Asa Tone's Debut 'Temporary Music' Balances Technology and Nature

Photo: Courtesy of Leaving Records via Bandcamp

Melati Malay, Tristan Arp, and Kaazi team up as Asa Tone for Temporary Music, which mixes traditional Indonesian instrumentation and electronics.

Temporary Music
Asa Tone

Leaving Records

31 January 2020

The introduction to Asa Tone's Temporary Music is a bait-and-switch. A voice is here to narrate, possibly to guide each listener on how to approach the group's debut album, but what arrives instead is lovingly abstract. Disjointed phrases sputter out from a voice that exists somewhere between haunting and mystifying due to the constant glitching. Feelings of the uncanny valley pop up, and by the end, all you're left with as a listener are a few words and enticing motifs (and a song title) to hang onto – "waving", "empty time", and "everyone repeating". This intro is ultimately necessary as it lays the groundwork for the listener to find a compelling vision in this project beyond it being an endearing exploration and meshing of sounds halfway across the world.

Asa Tone is the collaboration of Melati Malay, Tristan Arp, and Kaazi. Malay – one half of the group Young Magic – set up a recording studio in Indonesia with the other two for her annual return home back in 2018. Temporary Music is the result of that ten-day recording session centered around a mix of traditional Indonesian instrumentation and electronic equipment. The interplay of these two styles – including all their connotations – is the immediate draw on every track. The heavy use of Rindik instrumentation – essentially bamboo xylophones – evokes a calming naturalistic setting. Meanwhile, the Infinite Jets pedal and a few other instruments disrupt that peace with an unavoidable 21st-century technological interference. The meshing of sounds here is as natural as the meshing of cultures. There's no question of whether they should or not; it's about reveling in the fact that global harmony is possible.

The first two tracks following the introduction – "Perpetual Motion Via Jungle Transport" and "Visit From Tokay" – were released as lead singles, and the urgency in each compared to the rest of the album makes it easy to explain why. "Perpetual Motion…" is lush with subtle deviations in that repeating initial Rindik rhythm. Notes get jolted out of the original rhythm with echo-like effects, and it makes for a great repeat listen as there could be little surprises down in the mix you might have missed before. "Visit From Tokay" is probably the best stand-alone track here with an emphasis on a steady percussion and some melodic flourishes, especially in the song's breakdown in the middle.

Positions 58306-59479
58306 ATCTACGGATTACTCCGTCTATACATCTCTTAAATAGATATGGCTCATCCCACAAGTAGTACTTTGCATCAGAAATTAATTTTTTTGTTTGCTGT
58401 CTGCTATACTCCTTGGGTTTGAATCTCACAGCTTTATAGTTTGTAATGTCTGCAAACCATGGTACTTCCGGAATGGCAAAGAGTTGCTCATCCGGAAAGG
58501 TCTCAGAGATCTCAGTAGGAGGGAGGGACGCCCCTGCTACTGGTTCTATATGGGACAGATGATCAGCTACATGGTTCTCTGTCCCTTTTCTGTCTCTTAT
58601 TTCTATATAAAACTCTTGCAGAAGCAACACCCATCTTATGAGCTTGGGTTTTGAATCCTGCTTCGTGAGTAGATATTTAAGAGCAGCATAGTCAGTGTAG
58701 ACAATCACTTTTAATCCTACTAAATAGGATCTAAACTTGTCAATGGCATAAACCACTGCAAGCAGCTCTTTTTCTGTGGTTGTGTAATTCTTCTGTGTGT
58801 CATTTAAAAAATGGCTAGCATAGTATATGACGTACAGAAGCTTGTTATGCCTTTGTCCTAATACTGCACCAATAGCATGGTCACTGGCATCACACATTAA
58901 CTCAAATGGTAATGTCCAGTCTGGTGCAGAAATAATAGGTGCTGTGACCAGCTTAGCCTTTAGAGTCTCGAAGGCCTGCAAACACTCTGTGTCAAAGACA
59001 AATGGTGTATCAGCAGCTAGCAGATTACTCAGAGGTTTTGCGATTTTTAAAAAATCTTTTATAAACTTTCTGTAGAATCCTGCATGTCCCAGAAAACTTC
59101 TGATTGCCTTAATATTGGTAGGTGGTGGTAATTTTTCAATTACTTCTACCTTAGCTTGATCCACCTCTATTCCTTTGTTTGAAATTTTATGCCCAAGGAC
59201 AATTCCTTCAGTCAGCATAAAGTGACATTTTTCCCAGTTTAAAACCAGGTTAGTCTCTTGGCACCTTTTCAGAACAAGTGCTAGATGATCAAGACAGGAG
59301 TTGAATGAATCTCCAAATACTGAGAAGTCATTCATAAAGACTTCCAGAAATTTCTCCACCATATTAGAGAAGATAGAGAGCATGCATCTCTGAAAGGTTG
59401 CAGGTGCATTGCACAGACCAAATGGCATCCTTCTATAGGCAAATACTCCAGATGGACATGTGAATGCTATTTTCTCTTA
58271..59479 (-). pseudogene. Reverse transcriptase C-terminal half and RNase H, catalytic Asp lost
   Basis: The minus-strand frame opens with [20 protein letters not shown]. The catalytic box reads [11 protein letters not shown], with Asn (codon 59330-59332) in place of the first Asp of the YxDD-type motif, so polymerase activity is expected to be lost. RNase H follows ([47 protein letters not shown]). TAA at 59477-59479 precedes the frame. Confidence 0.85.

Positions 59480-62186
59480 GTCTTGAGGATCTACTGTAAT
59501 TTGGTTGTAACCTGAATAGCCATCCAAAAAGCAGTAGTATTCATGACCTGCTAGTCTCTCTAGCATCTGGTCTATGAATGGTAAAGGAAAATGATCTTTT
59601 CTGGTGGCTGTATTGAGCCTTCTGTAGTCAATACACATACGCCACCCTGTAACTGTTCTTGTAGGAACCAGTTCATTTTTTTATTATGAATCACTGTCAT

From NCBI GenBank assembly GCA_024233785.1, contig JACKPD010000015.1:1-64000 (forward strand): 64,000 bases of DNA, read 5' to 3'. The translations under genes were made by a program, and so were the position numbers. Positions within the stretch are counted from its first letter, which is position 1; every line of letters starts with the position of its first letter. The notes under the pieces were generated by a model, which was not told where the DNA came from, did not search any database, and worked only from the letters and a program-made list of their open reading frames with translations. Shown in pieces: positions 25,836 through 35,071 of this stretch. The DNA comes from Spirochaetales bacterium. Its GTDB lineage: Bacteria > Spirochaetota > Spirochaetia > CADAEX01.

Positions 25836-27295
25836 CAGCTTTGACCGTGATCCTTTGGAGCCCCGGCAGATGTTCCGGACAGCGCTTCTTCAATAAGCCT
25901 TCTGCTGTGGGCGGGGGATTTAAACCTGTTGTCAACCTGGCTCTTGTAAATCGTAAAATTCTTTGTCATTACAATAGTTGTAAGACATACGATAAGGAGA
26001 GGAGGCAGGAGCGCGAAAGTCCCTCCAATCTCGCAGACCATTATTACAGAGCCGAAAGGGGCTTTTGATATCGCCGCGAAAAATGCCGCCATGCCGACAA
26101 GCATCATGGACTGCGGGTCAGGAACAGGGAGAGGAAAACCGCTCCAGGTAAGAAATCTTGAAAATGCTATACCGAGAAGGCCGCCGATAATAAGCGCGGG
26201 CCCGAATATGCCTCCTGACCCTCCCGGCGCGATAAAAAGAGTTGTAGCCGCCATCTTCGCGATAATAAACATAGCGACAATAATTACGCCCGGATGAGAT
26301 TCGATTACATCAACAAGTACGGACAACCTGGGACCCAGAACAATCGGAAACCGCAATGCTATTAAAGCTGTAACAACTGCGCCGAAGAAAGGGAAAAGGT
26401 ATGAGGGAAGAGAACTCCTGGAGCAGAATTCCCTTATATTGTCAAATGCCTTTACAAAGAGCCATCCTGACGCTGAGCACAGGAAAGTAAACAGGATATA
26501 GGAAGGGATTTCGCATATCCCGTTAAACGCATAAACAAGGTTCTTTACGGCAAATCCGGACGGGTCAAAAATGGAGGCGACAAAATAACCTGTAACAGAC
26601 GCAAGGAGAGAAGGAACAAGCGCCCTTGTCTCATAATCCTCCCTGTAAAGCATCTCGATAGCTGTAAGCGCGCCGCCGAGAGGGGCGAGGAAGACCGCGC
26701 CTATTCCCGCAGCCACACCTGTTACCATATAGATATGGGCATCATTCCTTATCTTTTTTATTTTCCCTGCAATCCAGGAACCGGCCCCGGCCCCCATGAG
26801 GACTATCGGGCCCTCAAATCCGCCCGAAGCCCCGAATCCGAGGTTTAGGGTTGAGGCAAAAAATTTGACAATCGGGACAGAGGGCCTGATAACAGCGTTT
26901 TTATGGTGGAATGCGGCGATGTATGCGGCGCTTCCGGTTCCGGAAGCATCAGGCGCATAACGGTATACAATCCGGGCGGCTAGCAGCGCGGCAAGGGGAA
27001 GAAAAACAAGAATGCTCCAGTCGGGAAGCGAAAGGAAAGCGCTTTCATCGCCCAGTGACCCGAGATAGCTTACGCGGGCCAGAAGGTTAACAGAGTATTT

Elsewhere, the project's limitations become apparent. Many of the songs move laterally without taking enough detours or risks. On "Inexplicable Notion (Location Specific)", we get a glimpse of how the songs should maybe develop further at around the three-minute mark with the Suling flute finding a bit of a rhythm to latch onto, but it's mixed down to where it's almost drowned out. The steadiness of each track, while creating a lovely ambient feel, also plays into the low-stakes, relaxed vibe of the whole project. That the songs average three minutes in length doesn't help either. I would have loved to have heard some longer versions of these tracks that pushed them to their breaking point. They also might have better captured the improvisational/jam session feel depicted in the backstory.

The album comes full circle with the voice's return on "Each Pool a Lifetime" and ends on the idea of "completing the shape". Again, it's abstract to the point of some necessary extrapolation, and what I've settled on, in regards to this project, is the need to venture out and fulfill our creative urgencies through others. The collaboration of like-minded people with the same background doesn't amount to much when considering what's possible. There's a complete version of us, of music, out there to find when we get past limitations, whatever they may be. Now, while these particular tracks may be too limited in scope to properly convey that, they certainly have me thinking about it. That's certainly enough for this lovely passion project.





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